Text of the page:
Is Sitting Bad For You?
Sitting for short periods of time isn’t a concern. Sitting for a long time in front of the TV, behind a desk at work or behind the wheel of a vehicle can be harmful.
What Happens When You Sit For An Entire Day?
You could get Deep Vein Thrombosis – the most common type of blood clot, most common in the legs. People think of it as something you can only get on long airplane journeys. If part of this blood clot breaks off, then it could cut the blood flow to other parts such as the lungs causing a pulmonary embolism.
It is also well documented that a sedentary lifestyle affects your physical health by increasing the risk of diabetes, cancer, and heart disease, forgetting about the havoc it can cause from a musculoskeletal standpoint.
Risk of sitting
Research says, sitting for a lengthy period causes obesity, metabolic syndrome – conditions such as excess fat around the waist, increased blood pressure, high blood sugar, and abnormal cholesterol levels.
How sitting affects your hips and back
Your back and hips don’t support you well if you sit for long periods of time. Sitting causes the hip flexor muscles in the hips to shorten and that leads to hip, lower back and joint problems.
Sitting for a lengthy period can cause problems with your back particularly when you consistently sit with poor posture or don’t use ergonomically designed chairs.
Poor posture also causes poor spine health such as disc compression in the spine – leading to premature degeneration which is very painful.
How long can you sit at a time?
Experts suggest people stand in their workstations for about 15 minutes an hour. But a Waterloo University professor says their research shows people must be standing for at-least 30 minutes per hour to get maximum health benefits. Another piece of info states that getting up every twenty minutes is ideal as well.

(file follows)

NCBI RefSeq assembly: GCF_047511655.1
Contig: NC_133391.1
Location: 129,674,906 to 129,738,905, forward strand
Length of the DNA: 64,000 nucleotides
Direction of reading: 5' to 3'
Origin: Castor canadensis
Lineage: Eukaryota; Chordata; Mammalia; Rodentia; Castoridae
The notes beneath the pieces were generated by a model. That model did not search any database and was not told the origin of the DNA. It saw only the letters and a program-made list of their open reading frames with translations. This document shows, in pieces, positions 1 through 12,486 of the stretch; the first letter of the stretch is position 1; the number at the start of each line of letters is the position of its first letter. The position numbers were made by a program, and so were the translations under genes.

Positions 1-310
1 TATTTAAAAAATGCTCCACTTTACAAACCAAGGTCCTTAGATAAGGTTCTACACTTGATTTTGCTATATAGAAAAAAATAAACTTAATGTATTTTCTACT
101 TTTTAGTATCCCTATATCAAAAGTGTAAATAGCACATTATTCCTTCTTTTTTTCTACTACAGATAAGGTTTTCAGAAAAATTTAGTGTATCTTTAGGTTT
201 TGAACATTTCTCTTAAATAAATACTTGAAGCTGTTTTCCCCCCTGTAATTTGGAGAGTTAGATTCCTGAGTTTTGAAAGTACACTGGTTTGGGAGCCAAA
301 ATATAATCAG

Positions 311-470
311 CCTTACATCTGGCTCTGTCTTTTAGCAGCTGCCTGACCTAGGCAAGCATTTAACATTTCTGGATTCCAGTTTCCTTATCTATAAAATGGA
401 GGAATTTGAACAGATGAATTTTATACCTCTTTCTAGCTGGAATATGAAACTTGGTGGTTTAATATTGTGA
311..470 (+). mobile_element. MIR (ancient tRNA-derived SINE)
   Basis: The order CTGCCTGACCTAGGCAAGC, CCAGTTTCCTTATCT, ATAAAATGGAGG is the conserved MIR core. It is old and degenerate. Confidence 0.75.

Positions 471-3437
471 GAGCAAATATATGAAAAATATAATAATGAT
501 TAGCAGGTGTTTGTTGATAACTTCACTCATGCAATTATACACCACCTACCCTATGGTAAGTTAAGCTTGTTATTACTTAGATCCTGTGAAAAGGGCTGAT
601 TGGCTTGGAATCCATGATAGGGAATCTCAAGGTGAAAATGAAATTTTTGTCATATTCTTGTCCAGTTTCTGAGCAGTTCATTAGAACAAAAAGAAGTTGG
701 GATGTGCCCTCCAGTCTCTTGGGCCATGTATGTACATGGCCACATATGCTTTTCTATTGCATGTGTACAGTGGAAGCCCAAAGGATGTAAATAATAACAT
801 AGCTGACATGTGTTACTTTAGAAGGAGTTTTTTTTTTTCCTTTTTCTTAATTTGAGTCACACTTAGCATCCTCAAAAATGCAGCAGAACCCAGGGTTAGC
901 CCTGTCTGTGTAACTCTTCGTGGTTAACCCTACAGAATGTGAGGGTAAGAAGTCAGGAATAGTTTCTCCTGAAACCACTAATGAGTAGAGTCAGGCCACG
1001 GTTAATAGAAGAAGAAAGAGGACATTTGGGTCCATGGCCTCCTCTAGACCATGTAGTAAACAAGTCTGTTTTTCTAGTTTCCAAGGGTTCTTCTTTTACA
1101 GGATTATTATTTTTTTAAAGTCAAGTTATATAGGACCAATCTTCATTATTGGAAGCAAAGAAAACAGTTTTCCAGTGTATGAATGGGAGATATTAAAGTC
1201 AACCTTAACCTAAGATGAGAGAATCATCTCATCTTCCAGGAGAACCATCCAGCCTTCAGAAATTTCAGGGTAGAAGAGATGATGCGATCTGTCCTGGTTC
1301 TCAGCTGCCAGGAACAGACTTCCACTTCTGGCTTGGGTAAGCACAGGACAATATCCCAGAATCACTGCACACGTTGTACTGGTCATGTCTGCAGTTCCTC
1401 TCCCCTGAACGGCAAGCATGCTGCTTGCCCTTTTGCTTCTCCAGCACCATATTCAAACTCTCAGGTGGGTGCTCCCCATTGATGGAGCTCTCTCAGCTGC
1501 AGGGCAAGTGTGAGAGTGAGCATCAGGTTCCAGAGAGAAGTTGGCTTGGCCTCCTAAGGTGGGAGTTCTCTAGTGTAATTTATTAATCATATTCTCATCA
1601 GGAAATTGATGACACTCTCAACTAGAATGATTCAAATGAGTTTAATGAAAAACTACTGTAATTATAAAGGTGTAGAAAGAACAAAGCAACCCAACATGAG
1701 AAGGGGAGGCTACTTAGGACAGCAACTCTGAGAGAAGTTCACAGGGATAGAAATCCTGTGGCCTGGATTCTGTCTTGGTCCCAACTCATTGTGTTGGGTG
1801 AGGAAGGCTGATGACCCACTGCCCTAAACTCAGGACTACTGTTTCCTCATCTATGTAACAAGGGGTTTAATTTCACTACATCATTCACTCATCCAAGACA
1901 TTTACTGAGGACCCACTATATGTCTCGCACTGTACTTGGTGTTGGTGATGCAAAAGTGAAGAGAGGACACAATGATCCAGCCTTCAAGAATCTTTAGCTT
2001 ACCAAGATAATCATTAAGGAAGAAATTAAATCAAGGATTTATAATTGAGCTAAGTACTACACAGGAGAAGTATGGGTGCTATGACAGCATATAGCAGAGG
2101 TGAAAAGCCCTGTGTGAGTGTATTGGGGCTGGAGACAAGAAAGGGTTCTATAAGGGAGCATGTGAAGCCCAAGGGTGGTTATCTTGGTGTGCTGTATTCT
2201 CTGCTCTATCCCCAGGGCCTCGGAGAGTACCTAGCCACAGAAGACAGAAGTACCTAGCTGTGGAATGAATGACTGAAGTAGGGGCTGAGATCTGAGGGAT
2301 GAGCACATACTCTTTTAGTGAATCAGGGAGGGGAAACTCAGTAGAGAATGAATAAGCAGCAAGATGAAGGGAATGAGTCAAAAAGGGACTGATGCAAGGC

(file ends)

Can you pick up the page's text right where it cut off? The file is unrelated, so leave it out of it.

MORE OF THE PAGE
What happens when crossing the legs?
By crossing the legs, you are putting pressure on the peroneal nerve, located behind the knee, which provides the sensations to your foot and lower leg. Crossing the legs also increases blood pressure.
- Slower metabolism
- Spine and back injuries
- Low energy expenditure
- Chronic pain
- Metabolic syndrome
How Long Should You Stand Per Day?
Experts suggest you should stand up at work for at least 2 hours a day and work your way towards 4.
Under 5 Years
Children under 5 years, are advised to limit the time they spend sitting, including travelling by bus, car, watching TV, and technology.
There is evidence that sedentary behavior in the early years is associated with childhood and adult obesity. Furthermore, there is strong evidence of lower cognitive development, but this is still up for debate.
Healthy patterns of behavior should be encouraged during initial stages or younger years to protect against the possible health problems in the future.
Tips to reduce sitting time,
- Reduce time spent in front of the TV and technology
- Reduce time spent in walking aids or baby bouncers